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Patients' ideas, concerns, and expectations (ICE) in general practice: impact on prescribing

Matthys, Jan, Elwyn, Glyn, Van Nuland, Marc, Van Maele, Georges, De Sutter, An, De Meyere, Marc and Deveugele, Myriam 2009. Patients' ideas, concerns, and expectations (ICE) in general practice: impact on prescribing. British Journal of General Practice (BJGP) 59 (558) , pp. 29-36. 10.3399/bjgp09X394833

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Background Although studies are available on patients' ideas, concerns, and expectations in primary care, there is a scarcity of studies that explore the triad of ideas, concerns, and expectations (ICE) in general practice consultations and the impact on medication prescribing. Aim To evaluate the presence of ICE and its relation to medication prescription. Design of study Cross-sectional study. Setting Thirty-six GP teaching practices affiliated with the University of Ghent, in Flanders, Belgium. Method Participants were all patients consulting on 30 May 2005, and their doctors. Reasons for an encounter (consultation or home visit) with new and follow-up contacts, the identification of ICE, and the prescription of medication were recorded by 36 trainee GPs undergoing observational training. The study included 613 consultations. Results One, two, or three of the ICE components were expressed in 38.5%, 24.4%, and 20.1% (n = 236, 150, 123) of contacts respectively. On the other hand, in 17.0% (104/613) of all contacts, and in 22% (77/350) of the new contact reasons, no ICE was voiced, and the GPs operated without knowing this information about the patients. Mean number of ICE components per doctor and per contact was 1.54 (standard deviation = 0.54). A logistic regression analysis of the 350 new contacts showed that the presence of concerns (P = 0.037, odds ratio [OR] 1.73, 95% confidence interval [CI] = 1.03 to 2.9), and expectations (P = 0.009, OR = 2.0, 95% CI = 1.2 to 3.4) was associated with not prescribing new medication (dichotomised into the categories present/absent); however, other patient, doctor, and student variables were not significantly associated with medication prescription. Conclusion An association was found between the presence of concerns and/or expectations, and less medication prescribing. The data suggest that exploring ICE components may lead to fewer new medication prescriptions.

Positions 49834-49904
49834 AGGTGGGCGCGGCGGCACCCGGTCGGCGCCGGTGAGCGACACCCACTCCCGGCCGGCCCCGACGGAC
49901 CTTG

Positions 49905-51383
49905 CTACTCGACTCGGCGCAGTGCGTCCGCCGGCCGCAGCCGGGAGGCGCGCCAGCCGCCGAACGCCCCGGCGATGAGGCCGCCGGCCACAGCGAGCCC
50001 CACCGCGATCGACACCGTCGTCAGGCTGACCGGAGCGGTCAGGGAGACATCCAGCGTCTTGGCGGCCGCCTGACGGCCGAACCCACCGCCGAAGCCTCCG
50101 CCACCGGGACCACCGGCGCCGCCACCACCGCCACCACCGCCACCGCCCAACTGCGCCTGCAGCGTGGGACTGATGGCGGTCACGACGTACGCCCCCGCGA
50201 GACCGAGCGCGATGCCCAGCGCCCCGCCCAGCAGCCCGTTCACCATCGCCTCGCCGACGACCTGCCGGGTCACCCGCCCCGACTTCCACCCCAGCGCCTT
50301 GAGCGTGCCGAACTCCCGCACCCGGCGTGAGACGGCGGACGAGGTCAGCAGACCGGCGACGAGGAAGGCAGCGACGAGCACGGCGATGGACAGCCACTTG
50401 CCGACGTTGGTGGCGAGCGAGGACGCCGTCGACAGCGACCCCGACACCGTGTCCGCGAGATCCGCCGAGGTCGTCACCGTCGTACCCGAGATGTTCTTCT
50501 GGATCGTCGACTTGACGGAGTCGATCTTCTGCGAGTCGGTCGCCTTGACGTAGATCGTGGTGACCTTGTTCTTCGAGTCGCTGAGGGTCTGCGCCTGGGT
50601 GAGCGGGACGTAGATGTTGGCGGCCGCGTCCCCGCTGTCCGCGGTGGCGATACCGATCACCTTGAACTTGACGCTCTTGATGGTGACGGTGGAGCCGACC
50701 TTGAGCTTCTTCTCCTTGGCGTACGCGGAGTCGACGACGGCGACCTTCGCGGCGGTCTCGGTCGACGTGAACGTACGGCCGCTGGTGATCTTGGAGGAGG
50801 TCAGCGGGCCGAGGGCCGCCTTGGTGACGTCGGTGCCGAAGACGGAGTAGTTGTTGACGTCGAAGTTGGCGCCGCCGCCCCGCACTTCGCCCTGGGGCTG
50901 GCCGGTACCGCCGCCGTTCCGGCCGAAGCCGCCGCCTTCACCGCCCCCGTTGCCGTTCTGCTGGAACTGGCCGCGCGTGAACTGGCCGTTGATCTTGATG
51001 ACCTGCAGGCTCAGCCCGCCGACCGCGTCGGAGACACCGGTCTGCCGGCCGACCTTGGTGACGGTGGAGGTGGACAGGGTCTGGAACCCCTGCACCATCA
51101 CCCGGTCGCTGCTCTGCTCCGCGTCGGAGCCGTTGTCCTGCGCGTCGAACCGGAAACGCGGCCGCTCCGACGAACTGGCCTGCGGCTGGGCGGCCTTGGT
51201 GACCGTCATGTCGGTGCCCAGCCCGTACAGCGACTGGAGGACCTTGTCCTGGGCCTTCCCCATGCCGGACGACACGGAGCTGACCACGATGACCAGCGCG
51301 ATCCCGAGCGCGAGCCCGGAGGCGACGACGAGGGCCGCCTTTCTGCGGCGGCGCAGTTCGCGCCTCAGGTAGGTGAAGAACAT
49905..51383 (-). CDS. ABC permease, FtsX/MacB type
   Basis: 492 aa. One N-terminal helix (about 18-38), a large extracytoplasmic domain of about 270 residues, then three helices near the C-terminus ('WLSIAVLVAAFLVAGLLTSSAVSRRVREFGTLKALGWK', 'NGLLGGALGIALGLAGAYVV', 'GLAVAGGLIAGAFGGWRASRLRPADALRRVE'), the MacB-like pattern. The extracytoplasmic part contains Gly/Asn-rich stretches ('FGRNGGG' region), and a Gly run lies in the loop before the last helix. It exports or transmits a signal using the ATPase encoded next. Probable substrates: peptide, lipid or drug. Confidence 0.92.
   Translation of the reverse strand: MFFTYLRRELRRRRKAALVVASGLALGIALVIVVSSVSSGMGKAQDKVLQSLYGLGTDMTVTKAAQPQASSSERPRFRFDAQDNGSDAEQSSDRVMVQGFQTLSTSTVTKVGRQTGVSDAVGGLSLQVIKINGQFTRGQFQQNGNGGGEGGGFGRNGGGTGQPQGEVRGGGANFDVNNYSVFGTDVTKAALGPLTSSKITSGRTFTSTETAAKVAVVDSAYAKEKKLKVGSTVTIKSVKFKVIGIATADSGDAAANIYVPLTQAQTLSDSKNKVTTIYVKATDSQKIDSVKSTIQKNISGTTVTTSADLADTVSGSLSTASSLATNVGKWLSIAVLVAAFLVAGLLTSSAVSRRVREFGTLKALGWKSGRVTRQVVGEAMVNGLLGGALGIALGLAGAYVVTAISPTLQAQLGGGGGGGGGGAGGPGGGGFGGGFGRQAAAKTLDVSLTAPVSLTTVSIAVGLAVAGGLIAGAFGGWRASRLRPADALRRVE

Item Type: Article
Date Type: Publication
Status: Published
Schools: Medicine
Subjects: R Medicine > R Medicine (General)
Uncontrolled Keywords: communication, counselling, medication, medical education, prescription
Publisher: Royal College of General Practitioners
ISSN: 0960-1643
Last Modified: 19 Mar 2016 22:51

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